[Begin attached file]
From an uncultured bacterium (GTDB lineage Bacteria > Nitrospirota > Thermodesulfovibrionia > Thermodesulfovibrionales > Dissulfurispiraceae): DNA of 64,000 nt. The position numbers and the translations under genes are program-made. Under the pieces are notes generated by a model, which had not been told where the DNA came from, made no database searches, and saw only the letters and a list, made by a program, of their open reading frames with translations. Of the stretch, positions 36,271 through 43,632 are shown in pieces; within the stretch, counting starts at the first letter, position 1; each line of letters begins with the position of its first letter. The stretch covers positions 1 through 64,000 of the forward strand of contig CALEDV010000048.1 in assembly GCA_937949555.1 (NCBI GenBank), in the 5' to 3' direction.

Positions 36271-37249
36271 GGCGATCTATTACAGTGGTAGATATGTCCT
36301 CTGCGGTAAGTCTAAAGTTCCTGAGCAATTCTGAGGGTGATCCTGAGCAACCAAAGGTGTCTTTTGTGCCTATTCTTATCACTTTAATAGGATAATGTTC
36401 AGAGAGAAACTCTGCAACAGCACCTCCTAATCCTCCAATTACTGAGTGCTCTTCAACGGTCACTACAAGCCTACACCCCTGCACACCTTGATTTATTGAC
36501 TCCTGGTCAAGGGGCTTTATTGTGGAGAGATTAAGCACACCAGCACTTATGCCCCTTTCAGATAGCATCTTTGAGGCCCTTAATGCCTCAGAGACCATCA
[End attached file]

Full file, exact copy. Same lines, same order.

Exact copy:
From an uncultured bacterium (GTDB lineage Bacteria > Nitrospirota > Thermodesulfovibrionia > Thermodesulfovibrionales > Dissulfurispiraceae): DNA of 64,000 nt. The position numbers and the translations under genes are program-made. Under the pieces are notes generated by a model, which had not been told where the DNA came from, made no database searches, and saw only the letters and a list, made by a program, of their open reading frames with translations. Of the stretch, positions 36,271 through 43,632 are shown in pieces; within the stretch, counting starts at the first letter, position 1; each line of letters begins with the position of its first letter. The stretch covers positions 1 through 64,000 of the forward strand of contig CALEDV010000048.1 in assembly GCA_937949555.1 (NCBI GenBank), in the 5' to 3' direction.

Positions 36271-37249
36271 GGCGATCTATTACAGTGGTAGATATGTCCT
36301 CTGCGGTAAGTCTAAAGTTCCTGAGCAATTCTGAGGGTGATCCTGAGCAACCAAAGGTGTCTTTTGTGCCTATTCTTATCACTTTAATAGGATAATGTTC
36401 AGAGAGAAACTCTGCAACAGCACCTCCTAATCCTCCAATTACTGAGTGCTCTTCAACGGTCACTACAAGCCTACACCCCTGCACACCTTGATTTATTGAC
36501 TCCTGGTCAAGGGGCTTTATTGTGGAGAGATTAAGCACACCAGCACTTATGCCCCTTTCAGATAGCATCTTTGAGGCCCTTAATGCCTCAGAGACCATCA